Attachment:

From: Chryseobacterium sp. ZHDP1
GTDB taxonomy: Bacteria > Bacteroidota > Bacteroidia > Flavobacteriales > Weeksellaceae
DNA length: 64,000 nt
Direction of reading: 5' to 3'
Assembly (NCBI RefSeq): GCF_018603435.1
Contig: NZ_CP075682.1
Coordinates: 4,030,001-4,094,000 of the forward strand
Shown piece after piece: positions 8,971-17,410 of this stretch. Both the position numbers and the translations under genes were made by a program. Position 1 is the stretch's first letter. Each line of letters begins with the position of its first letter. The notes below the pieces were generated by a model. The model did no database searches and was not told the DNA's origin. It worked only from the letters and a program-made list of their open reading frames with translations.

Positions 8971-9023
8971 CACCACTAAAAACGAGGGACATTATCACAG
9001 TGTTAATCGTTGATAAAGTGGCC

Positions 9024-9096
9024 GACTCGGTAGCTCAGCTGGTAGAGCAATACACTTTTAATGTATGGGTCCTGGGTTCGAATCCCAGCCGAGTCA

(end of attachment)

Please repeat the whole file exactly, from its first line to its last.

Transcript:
From: Chryseobacterium sp. ZHDP1
GTDB taxonomy: Bacteria > Bacteroidota > Bacteroidia > Flavobacteriales > Weeksellaceae
DNA length: 64,000 nt
Direction of reading: 5' to 3'
Assembly (NCBI RefSeq): GCF_018603435.1
Contig: NZ_CP075682.1
Coordinates: 4,030,001-4,094,000 of the forward strand
Shown piece after piece: positions 8,971-17,410 of this stretch. Both the position numbers and the translations under genes were made by a program. Position 1 is the stretch's first letter. Each line of letters begins with the position of its first letter. The notes below the pieces were generated by a model. The model did no database searches and was not told the DNA's origin. It worked only from the letters and a program-made list of their open reading frames with translations.

Positions 8971-9023
8971 CACCACTAAAAACGAGGGACATTATCACAG
9001 TGTTAATCGTTGATAAAGTGGCC

Positions 9024-9096
9024 GACTCGGTAGCTCAGCTGGTAGAGCAATACACTTTTAATGTATGGGTCCTGGGTTCGAATCCCAGCCGAGTCA